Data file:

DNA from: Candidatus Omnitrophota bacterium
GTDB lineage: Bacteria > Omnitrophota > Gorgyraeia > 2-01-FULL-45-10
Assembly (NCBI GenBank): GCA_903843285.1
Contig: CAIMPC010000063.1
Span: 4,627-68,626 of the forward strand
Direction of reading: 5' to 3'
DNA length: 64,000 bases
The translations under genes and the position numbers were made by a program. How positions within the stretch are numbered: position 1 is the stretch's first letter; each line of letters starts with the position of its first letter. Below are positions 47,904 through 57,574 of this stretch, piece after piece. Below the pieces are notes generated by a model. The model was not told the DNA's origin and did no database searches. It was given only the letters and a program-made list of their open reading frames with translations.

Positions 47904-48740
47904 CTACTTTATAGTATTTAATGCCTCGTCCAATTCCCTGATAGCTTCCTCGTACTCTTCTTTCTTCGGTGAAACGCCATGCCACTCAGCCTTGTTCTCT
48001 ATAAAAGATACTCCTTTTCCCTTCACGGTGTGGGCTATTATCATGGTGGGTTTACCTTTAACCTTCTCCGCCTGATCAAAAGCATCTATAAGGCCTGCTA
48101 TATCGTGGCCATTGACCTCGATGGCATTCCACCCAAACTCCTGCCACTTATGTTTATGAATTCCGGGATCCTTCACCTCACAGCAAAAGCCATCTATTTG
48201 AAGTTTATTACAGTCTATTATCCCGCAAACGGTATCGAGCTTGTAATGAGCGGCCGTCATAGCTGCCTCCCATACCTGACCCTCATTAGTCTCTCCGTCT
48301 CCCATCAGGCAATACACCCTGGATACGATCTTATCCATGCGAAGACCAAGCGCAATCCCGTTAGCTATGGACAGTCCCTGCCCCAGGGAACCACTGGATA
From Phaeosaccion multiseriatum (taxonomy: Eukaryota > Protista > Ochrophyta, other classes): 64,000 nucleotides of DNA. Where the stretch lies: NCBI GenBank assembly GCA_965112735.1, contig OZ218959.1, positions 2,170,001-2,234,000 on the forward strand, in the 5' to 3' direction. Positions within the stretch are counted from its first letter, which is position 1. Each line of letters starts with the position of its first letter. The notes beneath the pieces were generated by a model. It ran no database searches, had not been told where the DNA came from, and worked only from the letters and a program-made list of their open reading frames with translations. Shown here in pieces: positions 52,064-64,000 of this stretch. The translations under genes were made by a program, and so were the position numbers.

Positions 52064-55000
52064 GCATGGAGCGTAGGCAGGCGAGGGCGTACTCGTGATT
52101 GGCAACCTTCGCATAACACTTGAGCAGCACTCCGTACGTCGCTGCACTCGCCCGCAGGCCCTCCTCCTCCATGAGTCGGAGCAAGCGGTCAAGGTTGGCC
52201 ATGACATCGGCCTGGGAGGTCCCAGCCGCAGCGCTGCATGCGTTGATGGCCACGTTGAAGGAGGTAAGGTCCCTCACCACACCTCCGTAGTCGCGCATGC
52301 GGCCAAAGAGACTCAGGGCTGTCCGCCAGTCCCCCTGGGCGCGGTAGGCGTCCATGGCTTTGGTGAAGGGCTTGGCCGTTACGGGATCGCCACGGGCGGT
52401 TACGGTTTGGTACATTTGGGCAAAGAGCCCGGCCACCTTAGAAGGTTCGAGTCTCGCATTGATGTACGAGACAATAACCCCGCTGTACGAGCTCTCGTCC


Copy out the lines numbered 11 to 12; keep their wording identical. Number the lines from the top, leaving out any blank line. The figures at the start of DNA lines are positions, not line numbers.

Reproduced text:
48001 ATAAAAGATACTCCTTTTCCCTTCACGGTGTGGGCTATTATCATGGTGGGTTTACCTTTAACCTTCTCCGCCTGATCAAAAGCATCTATAAGGCCTGCTA
48101 TATCGTGGCCATTGACCTCGATGGCATTCCACCCAAACTCCTGCCACTTATGTTTATGAATTCCGGGATCCTTCACCTCACAGCAAAAGCCATCTATTTG